Benefits of Sugar
Many Sugars, One Glucose
Sugar, honey, and the sweetness of fruit have components that become glugose. Whatever natural sweet you eat, including refined sweets and starches, can become glucose in your body. There are two big issues in the way in which sugar affects you. The main issue is how long it will take for it to become sugar. The second issue is what other ingredients come in that sweet.
Starches have to be converted into sugars before they can be used as fuel or as the basis for the production of glucosamine. Therefore, starches stay in your body longer time before you consume them. If you have consumed sugar and starch, your body will consume the sugar and store the starch. Unhappily, starch can be used to make fat, or to add to the production of fat if you also ingest fats. Therefore, if you eat sugar and starches, your body will use at least some of the starch to make fat. If you eat sugar, starch, and fat, then your body can use the sugar as fuel, to produce glucosamine, and store the starch and fat as fats. Therefore, there is no better recipe to become fat than mixing sugar, starch, and fat.
Consequently, what other ingredients come in our sugar should be a major concern to those of us worried about our weight. Therefore, even though we call so many things sugars, not all sugars are the same. Their common denominator is that all of them can be converted to glucose by our body. Their differences are based on how much effort it is to convert them.
Many sweets in nature, such as fruit and honey come with an array of other very important nutritional components. Fruits tend to include fiber, vitamins and minerals. Honey is also very rich in enzymes. But all sugars have one extremely important function: They become glucose, the fuel our body needs to survive.
What is sugar good for?
Sugar is sucrose that becomes glucose. Glucose is easily regulated by our body if we eat it regularly. If our levels are low and we get some glucose, the body does rush to consume it. But this is because glucose is so essential for us to live. Glucose is our energy. It keeps our body sustaining a regular temperature. Our brain thinks using glucose. The production of myelin requires glucose and its derivative, glucosamine. Collagen, the basic fabric of our body is made with glucose and glucosamine. Glucose contributes to transport monocytes. Diabetic people end up with poor defenses because of their poor glucose levels. Glucose and its derivative, glucosamine are essential for muscle formation. Two of our skin main components are collagen and elastin. Both need glucose and glucosamine to be formed. Without sugar our skin ages. In fact, without sugar our body ages much faster. Sugar is good for living, for thinking, and for the regeneration of our bodies. Yet, so many people preach against it.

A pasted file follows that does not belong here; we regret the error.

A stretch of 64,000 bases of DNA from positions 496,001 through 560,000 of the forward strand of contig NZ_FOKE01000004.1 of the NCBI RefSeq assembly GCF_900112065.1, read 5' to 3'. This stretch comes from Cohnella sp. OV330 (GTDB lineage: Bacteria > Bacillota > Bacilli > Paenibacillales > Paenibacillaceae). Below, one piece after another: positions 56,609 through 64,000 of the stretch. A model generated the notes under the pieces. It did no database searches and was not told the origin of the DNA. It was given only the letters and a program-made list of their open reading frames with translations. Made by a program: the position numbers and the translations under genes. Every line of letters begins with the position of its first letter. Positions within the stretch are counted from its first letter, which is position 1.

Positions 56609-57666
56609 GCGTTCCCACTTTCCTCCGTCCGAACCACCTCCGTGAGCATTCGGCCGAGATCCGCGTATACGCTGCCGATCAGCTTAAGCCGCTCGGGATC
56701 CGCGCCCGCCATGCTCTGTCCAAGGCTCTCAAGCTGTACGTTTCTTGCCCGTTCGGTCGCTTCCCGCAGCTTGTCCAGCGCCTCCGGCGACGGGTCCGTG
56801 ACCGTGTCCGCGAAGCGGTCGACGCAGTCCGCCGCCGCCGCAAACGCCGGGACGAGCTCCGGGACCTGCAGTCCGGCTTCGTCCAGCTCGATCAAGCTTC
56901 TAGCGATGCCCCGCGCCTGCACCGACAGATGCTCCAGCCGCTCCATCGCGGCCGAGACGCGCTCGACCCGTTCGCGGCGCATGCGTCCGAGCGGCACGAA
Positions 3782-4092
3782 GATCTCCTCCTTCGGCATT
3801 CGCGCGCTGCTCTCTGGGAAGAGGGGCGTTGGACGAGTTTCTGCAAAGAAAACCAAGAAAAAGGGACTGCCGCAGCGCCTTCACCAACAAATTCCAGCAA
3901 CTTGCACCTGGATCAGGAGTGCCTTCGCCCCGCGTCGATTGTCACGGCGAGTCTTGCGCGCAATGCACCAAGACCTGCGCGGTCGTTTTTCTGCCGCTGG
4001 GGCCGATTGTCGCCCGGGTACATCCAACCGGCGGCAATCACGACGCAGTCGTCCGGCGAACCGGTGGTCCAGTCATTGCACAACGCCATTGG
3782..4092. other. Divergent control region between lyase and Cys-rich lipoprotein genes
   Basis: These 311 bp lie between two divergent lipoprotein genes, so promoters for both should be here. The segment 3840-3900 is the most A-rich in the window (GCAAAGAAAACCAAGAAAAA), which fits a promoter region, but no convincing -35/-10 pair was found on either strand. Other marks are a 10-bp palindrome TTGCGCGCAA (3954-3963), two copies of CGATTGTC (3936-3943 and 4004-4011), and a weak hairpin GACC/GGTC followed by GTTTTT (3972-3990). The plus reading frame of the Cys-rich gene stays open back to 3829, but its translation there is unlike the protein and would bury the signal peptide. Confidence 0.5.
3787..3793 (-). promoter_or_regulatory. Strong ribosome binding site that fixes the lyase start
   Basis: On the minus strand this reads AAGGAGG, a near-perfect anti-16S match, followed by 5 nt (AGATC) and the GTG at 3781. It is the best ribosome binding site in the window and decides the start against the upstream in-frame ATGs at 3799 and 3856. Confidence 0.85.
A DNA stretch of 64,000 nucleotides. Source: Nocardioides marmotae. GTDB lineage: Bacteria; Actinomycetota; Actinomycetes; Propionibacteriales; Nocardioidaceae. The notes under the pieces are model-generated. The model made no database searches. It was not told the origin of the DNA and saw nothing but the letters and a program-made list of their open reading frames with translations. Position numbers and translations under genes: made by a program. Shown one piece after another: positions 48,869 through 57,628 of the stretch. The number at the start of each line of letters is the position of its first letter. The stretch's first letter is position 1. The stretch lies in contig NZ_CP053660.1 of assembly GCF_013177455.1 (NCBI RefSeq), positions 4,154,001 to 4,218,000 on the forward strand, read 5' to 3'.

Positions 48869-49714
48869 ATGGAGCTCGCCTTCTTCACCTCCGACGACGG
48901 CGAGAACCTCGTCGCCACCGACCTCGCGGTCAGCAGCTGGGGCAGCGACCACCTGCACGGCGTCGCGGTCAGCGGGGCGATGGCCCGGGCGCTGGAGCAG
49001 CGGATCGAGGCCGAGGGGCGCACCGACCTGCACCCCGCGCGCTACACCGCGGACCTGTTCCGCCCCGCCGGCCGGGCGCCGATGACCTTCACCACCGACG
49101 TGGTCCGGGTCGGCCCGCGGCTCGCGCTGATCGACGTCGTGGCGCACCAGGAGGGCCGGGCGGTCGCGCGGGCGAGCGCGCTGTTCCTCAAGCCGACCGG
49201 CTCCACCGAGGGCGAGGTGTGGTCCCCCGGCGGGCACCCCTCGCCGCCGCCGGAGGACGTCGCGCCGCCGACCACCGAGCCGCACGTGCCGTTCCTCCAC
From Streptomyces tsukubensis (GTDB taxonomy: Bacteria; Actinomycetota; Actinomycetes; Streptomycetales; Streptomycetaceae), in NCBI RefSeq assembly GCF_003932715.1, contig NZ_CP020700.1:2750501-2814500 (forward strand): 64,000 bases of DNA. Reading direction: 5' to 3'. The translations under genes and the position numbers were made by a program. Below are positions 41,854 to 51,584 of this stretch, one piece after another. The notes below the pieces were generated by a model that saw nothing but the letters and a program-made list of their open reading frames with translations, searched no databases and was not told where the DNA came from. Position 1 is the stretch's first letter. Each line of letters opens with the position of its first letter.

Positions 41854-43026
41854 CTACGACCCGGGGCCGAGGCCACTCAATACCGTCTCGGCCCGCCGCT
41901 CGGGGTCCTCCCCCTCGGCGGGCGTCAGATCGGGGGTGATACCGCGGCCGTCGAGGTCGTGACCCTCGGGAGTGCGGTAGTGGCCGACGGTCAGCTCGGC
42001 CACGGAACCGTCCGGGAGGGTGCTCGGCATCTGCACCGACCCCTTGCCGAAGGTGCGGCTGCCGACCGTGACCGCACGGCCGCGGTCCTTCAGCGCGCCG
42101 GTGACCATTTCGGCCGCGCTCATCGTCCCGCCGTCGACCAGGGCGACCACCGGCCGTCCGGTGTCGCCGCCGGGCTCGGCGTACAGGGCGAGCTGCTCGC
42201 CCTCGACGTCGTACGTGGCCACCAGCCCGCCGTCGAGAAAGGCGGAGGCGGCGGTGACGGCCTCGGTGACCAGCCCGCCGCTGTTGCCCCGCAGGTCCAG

I keep reading that white crystals are empty calories. Where does it fit in a person's mind that the most important nutrient in our diet (glucose) is a zero. White sugar has sucrose which becomes glucose. And we have learned that glucose is essential for every metabolic process.
The way I see it, when I am eating sugar, I am having only the ingredient I want to have. I get the rest of my nutrition from other foods. Thus, sugar is not empty calories. Sugar is calories from glucose. A very good site that describes calories and what you need is:
Can sugar make you diabetic?
NO!!! SUGAR CAN NOT MAKE YOU DIABETIC!
It is a fact. Diabetes is a genetic condition. People are born diabetic. Their pancreas progressively becomes less efficient. This process can be accelerated by bad eating habits, such as eating too many sweets and fats. But if they did not have the condition initially, they do not become diabetic by becoming obese or eating fat.
The American Diabetes Association has a page to debunk diabetes myths:
The New Glucose Revolution
I just bought the book "The New Glucose Revolution". Its copyright dates back to 1996. In the introduction it includes myths about sugar and the corresponding facts.
"Myth 7: Sugar is fattening.
FACT: .... It's the total energy (calories) rather than the sugar in those energy-dense foods that may contribute to new stores of body fat."
I would add that some calories are much easier to convert into usable energy and collagen than others. The more difficulty your body has to make them usable, the higher the probability it will store it. Sugar is very easily convertible into usable resources. Starches are more difficult to convert. Fats are even more difficult. Proteins, aided by sugar are much more usable than proteins without it.
I really recommend this book. I have not finished reading it, but I am finding it very informative. The strange thing is that the knowledge I am trying to offer in this blog had been published already more than 10 years ago. Why is it that so many people stay convinced that sugar is fattening? Is the result of a corporate campaign?